In a typical “Swiss compromise”, parliament recently laid the groundwork for the quick introduction of an electronic identity cards (e-ID). The “Federal Act on Electronic Identification Services (BGEID)” might be a cornerstone of a future digital society. The law is one stop on a long political journey, with further important moves still required. But even this initial step prompted immediate calls for a referendum, suggesting may Swiss prefer a war of attrition on electronic identity to progress.
Fifth in global competitiveness
Switzerland regularly tops various innovation rankings. Although generally to be viewed with caution, such tables do provide some insight. The latest “Global Competitiveness Report” by the World Economic Forum downgraded Switzerland to fifth. Regarding information technology adoption, the ranking was lower still at just 17th.
That put the Netherlands, which already has a functioning e-ID system, ahead of the Swiss. Successful implementation of the compromise reached on BGEID would have meant Switzerland would soon have had e-ID too. Instead, another opportunity for strengthening Switzerland’s economic competitiveness risks being lost.
Introduction well overdue
While Switzerland continues to debate the division of responsibilities between the private and public sectors as regards the e-ID, others are advancing. First of all to clarify: an e-ID is not a passport or identity card, but a secure login allowing users to identify themselves online when contacting the public authorities or companies.
Tabling a referendum against the law means Swiss residents will have to wait even longer for a secure online registration procedure to be introduced. In the meantime, many will start to use the services of foreign providers, such as Google or Facebook, without being able to rely on Swiss law.
E-ID could strengthen direct democracy
The BGEID marks the beginning, not the end, of countless web applications. It could, for instance, form the basis for a (legally binding) electronic signature. The long term goal must be that all legal transactions, currently done in hard copy, should be digitally compatible.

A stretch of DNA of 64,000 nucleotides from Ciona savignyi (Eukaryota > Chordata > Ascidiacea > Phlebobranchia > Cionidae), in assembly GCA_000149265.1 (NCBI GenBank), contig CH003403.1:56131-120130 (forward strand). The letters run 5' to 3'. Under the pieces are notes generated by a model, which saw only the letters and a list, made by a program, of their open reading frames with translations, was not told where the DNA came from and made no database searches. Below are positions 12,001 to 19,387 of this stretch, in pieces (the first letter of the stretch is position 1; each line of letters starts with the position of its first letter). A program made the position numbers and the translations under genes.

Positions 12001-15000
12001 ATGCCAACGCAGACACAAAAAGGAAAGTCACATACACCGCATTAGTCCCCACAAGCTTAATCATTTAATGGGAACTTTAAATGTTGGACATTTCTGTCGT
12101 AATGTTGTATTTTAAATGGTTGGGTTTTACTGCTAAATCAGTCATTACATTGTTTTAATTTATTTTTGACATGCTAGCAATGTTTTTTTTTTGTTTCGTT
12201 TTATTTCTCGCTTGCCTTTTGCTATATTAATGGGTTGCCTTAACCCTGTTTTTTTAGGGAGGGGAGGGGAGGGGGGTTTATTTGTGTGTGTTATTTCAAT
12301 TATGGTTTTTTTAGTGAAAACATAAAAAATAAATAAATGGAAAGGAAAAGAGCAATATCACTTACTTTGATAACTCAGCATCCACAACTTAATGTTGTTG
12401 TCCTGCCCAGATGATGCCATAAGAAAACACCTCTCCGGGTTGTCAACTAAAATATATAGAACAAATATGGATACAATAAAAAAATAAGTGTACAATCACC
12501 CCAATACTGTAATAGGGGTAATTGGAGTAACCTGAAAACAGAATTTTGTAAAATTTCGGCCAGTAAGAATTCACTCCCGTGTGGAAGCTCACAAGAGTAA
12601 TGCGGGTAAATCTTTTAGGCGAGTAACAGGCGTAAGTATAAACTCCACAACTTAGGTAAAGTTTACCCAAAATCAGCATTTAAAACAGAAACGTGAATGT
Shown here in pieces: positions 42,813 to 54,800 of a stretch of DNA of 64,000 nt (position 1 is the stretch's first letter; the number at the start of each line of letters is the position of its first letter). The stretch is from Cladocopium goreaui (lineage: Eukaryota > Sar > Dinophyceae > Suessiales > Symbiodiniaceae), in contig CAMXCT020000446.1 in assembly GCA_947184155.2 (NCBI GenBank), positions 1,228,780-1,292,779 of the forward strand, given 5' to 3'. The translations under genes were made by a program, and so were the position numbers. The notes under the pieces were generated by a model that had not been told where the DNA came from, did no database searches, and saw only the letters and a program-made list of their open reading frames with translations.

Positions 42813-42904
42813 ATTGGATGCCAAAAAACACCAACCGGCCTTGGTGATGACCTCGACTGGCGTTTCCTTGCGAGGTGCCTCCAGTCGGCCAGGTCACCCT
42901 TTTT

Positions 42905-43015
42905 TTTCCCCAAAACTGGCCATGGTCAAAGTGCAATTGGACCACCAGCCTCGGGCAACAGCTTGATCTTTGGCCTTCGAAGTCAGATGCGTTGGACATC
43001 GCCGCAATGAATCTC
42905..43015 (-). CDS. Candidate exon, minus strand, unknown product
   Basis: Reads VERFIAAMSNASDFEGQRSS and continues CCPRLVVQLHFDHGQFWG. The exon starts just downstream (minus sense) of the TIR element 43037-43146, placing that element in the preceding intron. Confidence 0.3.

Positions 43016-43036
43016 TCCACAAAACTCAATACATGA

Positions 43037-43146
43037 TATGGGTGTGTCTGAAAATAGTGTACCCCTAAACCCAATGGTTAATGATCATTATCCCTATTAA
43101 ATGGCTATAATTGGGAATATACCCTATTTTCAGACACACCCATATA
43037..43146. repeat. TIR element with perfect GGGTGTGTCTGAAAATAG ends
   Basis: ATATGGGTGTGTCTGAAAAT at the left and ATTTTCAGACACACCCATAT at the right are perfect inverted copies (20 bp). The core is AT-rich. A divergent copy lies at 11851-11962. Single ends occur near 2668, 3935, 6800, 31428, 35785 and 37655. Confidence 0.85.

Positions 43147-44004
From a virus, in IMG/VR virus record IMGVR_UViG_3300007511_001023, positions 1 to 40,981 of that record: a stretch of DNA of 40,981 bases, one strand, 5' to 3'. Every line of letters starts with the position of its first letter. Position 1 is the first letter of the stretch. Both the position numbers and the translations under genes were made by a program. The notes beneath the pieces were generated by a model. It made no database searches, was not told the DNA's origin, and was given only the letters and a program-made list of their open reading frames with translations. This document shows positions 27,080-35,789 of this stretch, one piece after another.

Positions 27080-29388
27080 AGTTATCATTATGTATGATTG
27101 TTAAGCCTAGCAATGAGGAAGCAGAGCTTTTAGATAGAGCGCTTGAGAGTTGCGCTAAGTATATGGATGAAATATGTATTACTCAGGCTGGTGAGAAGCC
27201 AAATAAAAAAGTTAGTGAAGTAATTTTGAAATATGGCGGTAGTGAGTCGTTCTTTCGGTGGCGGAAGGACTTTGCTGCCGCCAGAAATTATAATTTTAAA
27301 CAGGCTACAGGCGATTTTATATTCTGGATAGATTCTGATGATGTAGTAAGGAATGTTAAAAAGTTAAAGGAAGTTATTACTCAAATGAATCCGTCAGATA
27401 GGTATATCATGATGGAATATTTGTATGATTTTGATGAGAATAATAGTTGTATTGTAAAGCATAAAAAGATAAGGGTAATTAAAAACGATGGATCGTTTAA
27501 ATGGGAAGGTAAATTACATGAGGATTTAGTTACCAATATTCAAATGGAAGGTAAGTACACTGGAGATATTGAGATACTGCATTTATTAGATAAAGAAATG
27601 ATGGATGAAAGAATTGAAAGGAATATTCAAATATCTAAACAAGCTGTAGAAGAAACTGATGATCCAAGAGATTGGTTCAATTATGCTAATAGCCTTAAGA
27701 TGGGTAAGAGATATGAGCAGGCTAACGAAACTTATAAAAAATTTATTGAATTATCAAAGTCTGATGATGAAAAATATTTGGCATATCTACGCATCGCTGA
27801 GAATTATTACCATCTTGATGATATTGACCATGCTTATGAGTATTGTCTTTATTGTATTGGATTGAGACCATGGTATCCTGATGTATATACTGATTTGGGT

Signature collection simplified
Until now, collecting signatures for popular initiatives and referendums has been costly and cumbersome, ranging from 2 to 6 Swiss francs per signature. While the idea of turning that process digital is already attracting attention, original signatures, hard copies and postal transmission are still required by law.
E-collecting would cut the costs to virtually zero, because the online collection and delivery of signatures could take place seamlessly. That would eliminate obstacles for people with restricted mobility, among others. The impact may be limited, but dismantling even small hurdles can have significant effects – just look at the result of charging for plastic bags. Since the introduction of a 5 Rp. per bag, demand has dropped by 80 percent. E-collecting would undoubtedly stimulate signatures.
An e-ID would give both the political initiative as well as the referendum the character of popular law again. Rather than delaying the introduction of e-IDs, Switzerland would be better advised to discuss the benefits and introduce legal necessary protections. One such measure could be to counterbalance the greatly streamlined collection procedures offered by digitization by increasing in the number of signatures required for a popular initiative or referendum.
The e-ID has the potential for strengthening direct democracy. The unambiguous online identification of citizens would create the prerequisites for e-collecting and e-voting. The tasks for the Federal Chancellery (the responsible government body, ed.) to arranges introduction of e-collecting would certainly grow following of an e-ID. But ultimately, he latter will lay the ground work for electronic signatures eventually becoming as important as the hand-written ones.